Frances’ History With Men


Although Frances cries after having sex with Nick in both the show and book, there is one key difference between the two iterations of their first time hooking up. In the book, Frances tells Nick she’s never had sex with a man before they do the deed, but in the show, Frances admits this through tears after their sexual encounter. This makes her appear more shameful of the fact and colors the conversation as if Frances is confessing something instead of simply sharing her history.

Nick’s Loan To Frances

Much like with the adaptation of Normal People, Rooney’s commentary on how classism and capitalism affect interpersonal relationships is much more direct in the book than in the show. In the series, Frances and Bobbi chat about money and allegiances to communism occasionally but in the book, Frances is often cast as the outsider for coming from a working class background and having to work to survive in Dublin. The biggest missing plot point from the book is Nick loaning Frances money when her dad ceases to send her allowance. Nick and Frances have lengthy conversations about the power dynamics present in him giving her money, although he says he would rather she have it because she actually needs it. Eventually, Frances is able to pay him back, but the weight of that power imbalance deeply imbues Frances’ feelings toward herself and Nick in the book.

Bobbi’s Rant About Monogamy


Although Bobbi’s pub rant about her feminist issues with monogamy is almost verbatim from Rooney’s novel, her anger is more personal in the show. The adaptation more directly connects Bobbi’s sadness over her parents’ messy divorce to her dissolution with monogamy. Generally, compared to the book, the show gives audiences more of Bobbi’s backstory and personal traumas.

Frances & Self-Harm

Cutting and other iterations of self-harm feature much more heavily in the book compared to the show, the latter of which only shows Frances self-harming once. In the book, Frances is often drawn to self-harm after visiting with her dad or fighting with Bobbi and Nick. These additional details add to the characterization of Frances and make the book more focused on mental health than the show.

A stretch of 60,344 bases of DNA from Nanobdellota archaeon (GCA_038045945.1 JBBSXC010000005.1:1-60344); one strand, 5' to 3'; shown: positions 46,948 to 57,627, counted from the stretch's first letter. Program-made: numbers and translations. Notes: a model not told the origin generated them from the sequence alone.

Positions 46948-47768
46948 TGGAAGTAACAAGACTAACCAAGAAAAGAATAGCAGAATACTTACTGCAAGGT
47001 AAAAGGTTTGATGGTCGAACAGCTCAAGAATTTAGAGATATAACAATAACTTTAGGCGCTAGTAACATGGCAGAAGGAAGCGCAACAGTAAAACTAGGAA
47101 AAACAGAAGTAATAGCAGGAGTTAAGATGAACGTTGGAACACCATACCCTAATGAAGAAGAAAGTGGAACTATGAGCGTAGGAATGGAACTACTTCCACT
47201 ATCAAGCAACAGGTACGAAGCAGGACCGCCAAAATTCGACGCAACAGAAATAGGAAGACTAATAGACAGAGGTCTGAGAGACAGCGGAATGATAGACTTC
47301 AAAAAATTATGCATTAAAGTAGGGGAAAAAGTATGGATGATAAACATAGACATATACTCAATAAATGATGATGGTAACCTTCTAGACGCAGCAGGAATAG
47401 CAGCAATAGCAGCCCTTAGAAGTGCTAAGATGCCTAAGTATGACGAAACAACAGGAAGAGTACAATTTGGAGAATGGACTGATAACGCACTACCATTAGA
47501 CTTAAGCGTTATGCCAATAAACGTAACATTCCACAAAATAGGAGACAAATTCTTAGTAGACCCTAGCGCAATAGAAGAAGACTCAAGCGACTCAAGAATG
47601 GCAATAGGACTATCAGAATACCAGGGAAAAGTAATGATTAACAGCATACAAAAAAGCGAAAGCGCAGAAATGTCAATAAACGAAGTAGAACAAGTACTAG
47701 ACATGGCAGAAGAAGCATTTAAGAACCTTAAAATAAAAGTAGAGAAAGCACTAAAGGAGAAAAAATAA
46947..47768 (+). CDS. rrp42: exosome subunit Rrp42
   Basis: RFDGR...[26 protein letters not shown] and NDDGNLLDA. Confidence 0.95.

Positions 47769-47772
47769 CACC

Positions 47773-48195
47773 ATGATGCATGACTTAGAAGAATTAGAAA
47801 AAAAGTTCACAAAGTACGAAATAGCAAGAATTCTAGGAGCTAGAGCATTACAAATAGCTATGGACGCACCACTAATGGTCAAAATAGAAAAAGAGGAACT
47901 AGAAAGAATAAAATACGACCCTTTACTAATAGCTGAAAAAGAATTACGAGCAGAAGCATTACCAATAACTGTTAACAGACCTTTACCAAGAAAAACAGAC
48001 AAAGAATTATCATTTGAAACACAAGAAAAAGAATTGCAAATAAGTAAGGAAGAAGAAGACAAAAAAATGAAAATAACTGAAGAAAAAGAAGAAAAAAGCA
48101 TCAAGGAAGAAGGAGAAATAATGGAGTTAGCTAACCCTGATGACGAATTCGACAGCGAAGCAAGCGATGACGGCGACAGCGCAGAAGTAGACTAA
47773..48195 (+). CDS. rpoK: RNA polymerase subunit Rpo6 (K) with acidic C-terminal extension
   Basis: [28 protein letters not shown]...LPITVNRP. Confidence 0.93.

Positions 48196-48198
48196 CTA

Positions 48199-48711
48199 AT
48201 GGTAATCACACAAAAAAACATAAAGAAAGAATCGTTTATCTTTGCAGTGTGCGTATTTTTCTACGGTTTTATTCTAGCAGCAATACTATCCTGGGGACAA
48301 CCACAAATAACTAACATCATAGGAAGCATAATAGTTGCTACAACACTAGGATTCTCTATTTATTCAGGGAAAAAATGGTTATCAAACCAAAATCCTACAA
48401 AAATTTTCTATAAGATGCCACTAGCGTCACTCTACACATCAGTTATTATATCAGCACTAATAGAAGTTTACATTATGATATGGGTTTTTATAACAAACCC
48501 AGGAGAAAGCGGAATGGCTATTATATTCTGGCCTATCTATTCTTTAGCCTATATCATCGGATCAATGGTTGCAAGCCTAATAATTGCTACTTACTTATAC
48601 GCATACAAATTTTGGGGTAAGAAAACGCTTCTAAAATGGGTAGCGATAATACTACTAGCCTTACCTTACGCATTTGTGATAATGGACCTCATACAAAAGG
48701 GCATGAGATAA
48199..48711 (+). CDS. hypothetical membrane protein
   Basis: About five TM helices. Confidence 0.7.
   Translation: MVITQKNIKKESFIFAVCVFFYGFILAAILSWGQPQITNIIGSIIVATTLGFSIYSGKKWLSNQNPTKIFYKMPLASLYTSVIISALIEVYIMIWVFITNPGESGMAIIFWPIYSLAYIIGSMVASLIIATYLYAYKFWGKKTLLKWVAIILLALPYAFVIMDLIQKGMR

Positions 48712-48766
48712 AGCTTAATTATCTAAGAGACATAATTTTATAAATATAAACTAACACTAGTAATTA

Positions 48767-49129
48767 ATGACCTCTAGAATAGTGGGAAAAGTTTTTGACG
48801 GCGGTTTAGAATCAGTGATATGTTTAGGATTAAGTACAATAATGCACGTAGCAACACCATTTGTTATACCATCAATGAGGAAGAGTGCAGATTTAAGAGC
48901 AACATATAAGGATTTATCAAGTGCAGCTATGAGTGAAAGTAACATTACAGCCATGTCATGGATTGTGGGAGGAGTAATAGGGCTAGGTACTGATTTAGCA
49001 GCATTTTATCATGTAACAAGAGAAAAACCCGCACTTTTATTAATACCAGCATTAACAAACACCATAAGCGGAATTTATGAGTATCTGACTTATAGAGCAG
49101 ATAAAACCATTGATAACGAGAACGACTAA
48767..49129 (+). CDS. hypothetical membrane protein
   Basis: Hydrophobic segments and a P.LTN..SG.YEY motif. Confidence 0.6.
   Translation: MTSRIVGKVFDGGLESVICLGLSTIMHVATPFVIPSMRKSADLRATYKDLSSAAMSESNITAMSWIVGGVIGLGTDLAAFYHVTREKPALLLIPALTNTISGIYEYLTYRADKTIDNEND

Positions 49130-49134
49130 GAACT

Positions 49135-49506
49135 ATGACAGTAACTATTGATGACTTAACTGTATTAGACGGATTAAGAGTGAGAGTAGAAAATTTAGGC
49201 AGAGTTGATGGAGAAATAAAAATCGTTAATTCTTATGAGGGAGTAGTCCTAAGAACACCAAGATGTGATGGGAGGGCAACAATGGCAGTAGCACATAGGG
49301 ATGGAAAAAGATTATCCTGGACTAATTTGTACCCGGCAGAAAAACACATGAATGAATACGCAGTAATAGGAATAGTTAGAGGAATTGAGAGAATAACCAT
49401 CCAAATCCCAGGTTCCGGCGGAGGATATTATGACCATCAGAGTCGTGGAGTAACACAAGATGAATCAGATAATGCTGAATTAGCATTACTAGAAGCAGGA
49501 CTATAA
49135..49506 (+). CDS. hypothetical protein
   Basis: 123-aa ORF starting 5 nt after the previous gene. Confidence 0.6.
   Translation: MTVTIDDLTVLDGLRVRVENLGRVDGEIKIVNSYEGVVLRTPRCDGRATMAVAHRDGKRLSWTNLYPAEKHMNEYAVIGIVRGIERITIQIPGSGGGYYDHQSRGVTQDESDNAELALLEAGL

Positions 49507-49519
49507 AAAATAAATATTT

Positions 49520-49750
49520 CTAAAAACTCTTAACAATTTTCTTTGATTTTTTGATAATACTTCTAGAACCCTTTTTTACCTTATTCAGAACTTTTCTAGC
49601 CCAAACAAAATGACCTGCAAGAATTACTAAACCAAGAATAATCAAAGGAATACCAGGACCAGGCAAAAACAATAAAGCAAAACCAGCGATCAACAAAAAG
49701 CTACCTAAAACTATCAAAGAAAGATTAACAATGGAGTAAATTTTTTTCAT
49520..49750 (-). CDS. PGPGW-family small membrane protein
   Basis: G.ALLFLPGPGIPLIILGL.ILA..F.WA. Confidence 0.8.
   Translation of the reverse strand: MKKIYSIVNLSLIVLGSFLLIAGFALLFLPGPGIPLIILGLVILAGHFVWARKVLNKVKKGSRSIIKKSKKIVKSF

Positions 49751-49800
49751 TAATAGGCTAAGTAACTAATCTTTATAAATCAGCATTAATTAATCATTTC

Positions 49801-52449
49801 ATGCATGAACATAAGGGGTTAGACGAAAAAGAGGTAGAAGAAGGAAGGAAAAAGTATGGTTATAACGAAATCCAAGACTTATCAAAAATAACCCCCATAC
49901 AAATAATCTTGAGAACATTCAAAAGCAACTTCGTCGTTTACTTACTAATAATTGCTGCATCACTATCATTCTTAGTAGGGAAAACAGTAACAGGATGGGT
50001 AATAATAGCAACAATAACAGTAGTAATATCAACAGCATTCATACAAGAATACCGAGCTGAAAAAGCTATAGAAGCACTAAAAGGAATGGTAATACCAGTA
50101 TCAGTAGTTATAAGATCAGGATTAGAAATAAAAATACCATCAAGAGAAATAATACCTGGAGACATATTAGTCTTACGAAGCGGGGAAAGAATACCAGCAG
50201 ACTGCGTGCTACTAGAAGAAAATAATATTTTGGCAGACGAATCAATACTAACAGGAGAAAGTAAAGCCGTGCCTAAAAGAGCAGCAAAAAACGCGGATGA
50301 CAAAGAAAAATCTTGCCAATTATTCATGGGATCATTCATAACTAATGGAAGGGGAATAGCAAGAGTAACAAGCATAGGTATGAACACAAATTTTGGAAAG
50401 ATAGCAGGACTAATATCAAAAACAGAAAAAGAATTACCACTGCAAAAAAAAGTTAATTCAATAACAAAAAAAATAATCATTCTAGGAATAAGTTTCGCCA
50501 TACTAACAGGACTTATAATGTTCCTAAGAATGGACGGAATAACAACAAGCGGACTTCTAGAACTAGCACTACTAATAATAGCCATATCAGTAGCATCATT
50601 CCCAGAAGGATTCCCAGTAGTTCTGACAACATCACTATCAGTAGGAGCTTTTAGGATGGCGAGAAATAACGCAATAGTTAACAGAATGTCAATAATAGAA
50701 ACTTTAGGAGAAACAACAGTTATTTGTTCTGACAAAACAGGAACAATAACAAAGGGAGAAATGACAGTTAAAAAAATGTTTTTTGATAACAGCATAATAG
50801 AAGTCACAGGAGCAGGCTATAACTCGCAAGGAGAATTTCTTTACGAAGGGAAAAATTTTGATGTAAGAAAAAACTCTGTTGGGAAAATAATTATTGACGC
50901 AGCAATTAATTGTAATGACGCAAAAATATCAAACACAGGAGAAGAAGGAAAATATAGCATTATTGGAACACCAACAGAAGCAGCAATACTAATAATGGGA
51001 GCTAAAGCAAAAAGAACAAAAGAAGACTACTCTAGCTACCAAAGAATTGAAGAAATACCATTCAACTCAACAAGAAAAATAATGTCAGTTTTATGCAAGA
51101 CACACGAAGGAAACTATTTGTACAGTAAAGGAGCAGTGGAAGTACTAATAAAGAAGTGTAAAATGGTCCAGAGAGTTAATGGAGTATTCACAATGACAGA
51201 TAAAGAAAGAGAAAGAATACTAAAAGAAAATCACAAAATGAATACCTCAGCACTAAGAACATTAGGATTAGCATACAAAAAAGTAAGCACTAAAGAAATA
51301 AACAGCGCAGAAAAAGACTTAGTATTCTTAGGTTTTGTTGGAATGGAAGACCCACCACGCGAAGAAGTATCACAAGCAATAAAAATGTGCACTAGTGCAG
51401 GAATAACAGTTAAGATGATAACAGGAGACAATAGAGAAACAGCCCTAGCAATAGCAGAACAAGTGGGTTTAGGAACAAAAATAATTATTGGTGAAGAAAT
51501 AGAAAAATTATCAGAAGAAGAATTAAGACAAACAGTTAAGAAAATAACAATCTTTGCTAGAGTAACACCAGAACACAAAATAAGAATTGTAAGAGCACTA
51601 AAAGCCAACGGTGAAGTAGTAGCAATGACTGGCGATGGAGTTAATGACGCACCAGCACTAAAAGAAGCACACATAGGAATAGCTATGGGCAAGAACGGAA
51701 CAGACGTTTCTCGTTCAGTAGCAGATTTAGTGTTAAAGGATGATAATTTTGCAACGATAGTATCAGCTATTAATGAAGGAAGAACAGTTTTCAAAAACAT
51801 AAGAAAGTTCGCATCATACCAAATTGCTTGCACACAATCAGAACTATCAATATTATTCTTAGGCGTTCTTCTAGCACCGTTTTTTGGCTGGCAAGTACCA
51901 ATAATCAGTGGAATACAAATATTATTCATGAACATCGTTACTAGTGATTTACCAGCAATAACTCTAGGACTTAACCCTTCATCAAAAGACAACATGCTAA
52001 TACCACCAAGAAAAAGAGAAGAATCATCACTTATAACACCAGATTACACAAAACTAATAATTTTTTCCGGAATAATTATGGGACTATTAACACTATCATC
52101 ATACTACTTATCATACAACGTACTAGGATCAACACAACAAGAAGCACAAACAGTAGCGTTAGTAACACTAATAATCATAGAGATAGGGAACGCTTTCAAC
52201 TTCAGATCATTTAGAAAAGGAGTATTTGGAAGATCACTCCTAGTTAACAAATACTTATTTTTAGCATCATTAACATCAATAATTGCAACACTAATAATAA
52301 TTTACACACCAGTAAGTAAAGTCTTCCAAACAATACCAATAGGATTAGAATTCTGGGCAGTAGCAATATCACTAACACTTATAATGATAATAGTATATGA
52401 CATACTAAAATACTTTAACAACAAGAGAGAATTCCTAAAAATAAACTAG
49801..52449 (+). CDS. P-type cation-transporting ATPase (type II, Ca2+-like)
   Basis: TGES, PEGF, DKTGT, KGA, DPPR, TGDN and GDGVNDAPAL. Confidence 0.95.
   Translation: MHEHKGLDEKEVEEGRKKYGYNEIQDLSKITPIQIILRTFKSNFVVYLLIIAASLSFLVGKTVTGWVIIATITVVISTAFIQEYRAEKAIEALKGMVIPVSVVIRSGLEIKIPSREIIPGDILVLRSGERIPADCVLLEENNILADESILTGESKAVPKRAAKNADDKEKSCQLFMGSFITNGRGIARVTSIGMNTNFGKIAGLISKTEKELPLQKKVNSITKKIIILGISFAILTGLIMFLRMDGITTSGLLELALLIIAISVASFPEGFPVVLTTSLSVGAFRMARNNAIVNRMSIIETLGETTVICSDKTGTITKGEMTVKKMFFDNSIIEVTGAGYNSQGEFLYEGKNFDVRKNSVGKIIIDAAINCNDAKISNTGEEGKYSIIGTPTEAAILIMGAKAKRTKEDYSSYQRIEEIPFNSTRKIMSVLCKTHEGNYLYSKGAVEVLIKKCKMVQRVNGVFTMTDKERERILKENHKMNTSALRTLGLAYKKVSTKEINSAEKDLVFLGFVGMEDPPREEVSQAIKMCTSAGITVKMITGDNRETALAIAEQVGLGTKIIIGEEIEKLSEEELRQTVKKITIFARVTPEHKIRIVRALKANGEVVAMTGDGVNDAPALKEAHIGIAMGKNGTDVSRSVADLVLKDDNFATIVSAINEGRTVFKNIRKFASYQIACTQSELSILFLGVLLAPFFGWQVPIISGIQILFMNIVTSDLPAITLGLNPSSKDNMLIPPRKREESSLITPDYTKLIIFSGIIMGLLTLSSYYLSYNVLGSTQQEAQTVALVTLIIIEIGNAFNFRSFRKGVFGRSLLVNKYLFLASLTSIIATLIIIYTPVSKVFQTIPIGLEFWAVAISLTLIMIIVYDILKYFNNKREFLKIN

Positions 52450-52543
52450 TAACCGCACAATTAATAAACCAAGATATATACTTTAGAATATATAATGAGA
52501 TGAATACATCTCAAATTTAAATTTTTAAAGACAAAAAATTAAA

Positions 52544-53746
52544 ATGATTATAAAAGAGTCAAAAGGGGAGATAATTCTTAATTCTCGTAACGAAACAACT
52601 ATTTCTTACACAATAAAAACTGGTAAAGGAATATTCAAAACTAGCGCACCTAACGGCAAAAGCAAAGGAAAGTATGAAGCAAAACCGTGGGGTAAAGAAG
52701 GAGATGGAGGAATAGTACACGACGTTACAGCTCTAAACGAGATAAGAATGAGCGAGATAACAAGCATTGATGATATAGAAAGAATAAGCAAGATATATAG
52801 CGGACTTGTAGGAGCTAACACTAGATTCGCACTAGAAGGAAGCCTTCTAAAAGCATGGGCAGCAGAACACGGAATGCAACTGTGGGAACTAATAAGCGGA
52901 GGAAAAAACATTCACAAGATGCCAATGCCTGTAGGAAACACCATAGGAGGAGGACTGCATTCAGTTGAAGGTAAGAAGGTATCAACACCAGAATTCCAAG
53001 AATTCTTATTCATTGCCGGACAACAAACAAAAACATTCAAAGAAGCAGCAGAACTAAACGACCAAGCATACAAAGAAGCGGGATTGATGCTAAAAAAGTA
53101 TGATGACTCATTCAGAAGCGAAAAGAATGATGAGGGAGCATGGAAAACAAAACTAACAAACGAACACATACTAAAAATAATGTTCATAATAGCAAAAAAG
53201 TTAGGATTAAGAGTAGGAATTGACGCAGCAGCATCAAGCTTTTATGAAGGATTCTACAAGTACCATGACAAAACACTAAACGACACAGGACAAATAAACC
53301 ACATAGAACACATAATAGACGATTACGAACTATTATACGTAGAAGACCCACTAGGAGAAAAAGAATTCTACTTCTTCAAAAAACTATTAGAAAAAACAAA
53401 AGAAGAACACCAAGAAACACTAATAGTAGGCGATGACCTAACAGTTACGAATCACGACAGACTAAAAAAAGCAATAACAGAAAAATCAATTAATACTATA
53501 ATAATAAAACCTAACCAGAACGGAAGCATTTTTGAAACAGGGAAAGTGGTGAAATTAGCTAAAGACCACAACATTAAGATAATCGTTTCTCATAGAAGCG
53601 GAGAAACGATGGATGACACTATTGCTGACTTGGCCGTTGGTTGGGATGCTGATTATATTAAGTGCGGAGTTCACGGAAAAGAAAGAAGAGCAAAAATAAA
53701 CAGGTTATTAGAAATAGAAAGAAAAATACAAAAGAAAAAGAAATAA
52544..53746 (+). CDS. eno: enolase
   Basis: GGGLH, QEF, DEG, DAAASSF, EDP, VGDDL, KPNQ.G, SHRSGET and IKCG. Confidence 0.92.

Frances’s Apparent Desire For Harm


In the book, after Frances and Nick fight about her having sex with a stranger from a dating app, they make up, have sex, and Frances asks Nick to hit her. It seems, much like her desire to self-harm, that she wants to be punished for things she feels she has done wrong, or harm she has caused to herself and others. Nick refuses and Frances feels very embarrassed, much like a very similar scene in Normal People when Marianne asks Connell to hit her during sex and he rescinds his consent out of deep discomfort. This scene from the Conversations novel is nowhere to be found in the adaptation, removing a layer that connects the two Rooney works and making Nick and Frances’s relationship a little less complicated.

Frances’ Church Visit

The book draws out Frances’ final fight with Bobbi for a couple more scenes than the show. In Rooney’s book, Frances goes to a church to pray, faints in the pews due to her endometriosis, and is helped by a stranger. Only after this does she apologize to Bobbi and starts being honest about her diagnosis. In the show, Frances seems healthier and happier when she makes the decision to apologize to Bobbi.

That Normal People Easter Egg

Bobbi and Frances have a friend named Marianne in the book who is described as having just spent the summer in Brooklyn, leading readers to think this could be a Normal People easter egg. At the end of Normal People, Connell decides to move to New York and Marianne decides to stay in Ireland but promises she’ll visit. This unconfirmed easter egg does not feature in the new Conversations adaptation. Perhaps the creators wanted to let this project stand on its own, away from the fame of Rooney’s first adaptation.

All book-to-screen adaptations have a degree of difference, because audio and video naturally adjust the vibe of a story. For the producers of the Conversations adaptation, though, it seems maintaining Rooney’s writing was of utmost importance. Although Rooney loyalists may still be able to pinpoint some changes, all fans can at least be thankful the sex scenes largely stayed true to the steamy book.